Yet, when the sky cleared with surprising alacrity revealing sunshine I found myself thanking God. To show my gratitude, I decided to try to make it to Mass in time. I had just a few minutes to spare, so I sprinted off in the direction of the cathedral. As I ran through Savannah’s unfamiliar and uneven streets, trying not to trip on patches of cobblestone, I realized my friend’s words must have wheedled their way into my subconscious because in my mind I was talking to none other than the devil himself, saying, “You’re not going to keep me from Mass.”
It all made sense. If I could believe God had given me sunshine in the midst of a storm as a signpost that maybe I should try again to get to Mass, then why shouldn’t I believe the volatile weather from only moments before was a comparable message from the devil?
Still, the idea of the devil tempting me through a mass of storm clouds and hail does sound a little too weird. Too Hollywood-like and maybe I am over analyzing things (I tend to spend way too much time searching for signs), but my friend’s comment as well as the challenges I sometimes face when I’m trying to get my family to Mass are important reminders that God’s not the only one at work in my life. There are far less virtuous forces in my life. Evilness exists, as much as my happy, God-is-love, life-is-full-of-hope-and-goodness, Jesus-came-to-save-us-all, self would like to think it doesn’t.
God works in mysterious ways but so does the devil. He doesn’t tempt me as the proverbial red-faced demon, prodding me with a pitchfork to join the Dark Side. I’ve witnessed no Exorcist head-spinning effects. In my cushioned, sheltered, and blessed life, I haven’t had a personal taste of true evil, although I see glimpses of it in the news or in statistics about genocide, abortion, and violence every day.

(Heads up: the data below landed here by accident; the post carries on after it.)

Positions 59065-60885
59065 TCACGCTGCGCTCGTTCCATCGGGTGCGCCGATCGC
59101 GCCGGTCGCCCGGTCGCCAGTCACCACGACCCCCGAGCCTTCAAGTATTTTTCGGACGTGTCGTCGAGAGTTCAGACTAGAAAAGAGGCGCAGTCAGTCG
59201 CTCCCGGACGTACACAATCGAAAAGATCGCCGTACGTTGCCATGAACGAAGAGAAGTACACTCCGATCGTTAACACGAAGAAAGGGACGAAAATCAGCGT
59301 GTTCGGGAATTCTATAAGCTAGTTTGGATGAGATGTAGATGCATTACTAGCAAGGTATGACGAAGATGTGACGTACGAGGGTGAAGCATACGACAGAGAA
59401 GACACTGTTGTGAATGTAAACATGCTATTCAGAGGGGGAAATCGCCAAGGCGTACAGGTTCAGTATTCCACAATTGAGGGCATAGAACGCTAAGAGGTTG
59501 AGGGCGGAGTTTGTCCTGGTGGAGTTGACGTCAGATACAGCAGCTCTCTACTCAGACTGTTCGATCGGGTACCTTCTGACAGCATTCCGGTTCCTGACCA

No, the devil’s much more subtle in my life. As C.S. Lewis reminds us in The Screwtape Letters, remaining incognito is all a part of his plan. He works “undercover,” so we won’t recognize him. He wants to be about as believable as Freddy Krueger. Because if I’m not aware of him or his motives or even think he’s a real, presence in my life, then how can I possibly be on guard against him?
The devil doesn’t come at me with metal-clawed leather gloves or temptations in the desert. Instead, he disguises himself as seemingly justifiable excuses and rationalizations. “I’m too tired to go to Mass.” “It’s rush hour. I can’t possibly make it in time.” “It wouldn’t be fair to my kids. They need their sleep.” “My baby’s got poop all over her.”
That just may be the devil talking.
I should be making every excuse to receive the sacraments. It shouldn’t be the other way around.
Now that’s God talking.
As a mom of young children, I don’t think God expects me to flock my herd to daily Mass all of the time. However, I should be able to squeeze an extra Mass into our lives here or there.
The devil went down to Georgia the other day. He tested me in the form of a crying baby in the middle of the night and a preschooler’s fitful dreams. He appeared in an atomic diaper and a congested highway. He whispered in my ear. “It’s okay. You don’t have to go. You can always go to Mass some other time.”
But I tuned him out and chose to listen to another voice that said, “Come to me all you are weary are burdened and I will give you rest.”
And He did.
Copyright 2009 Kate Wicker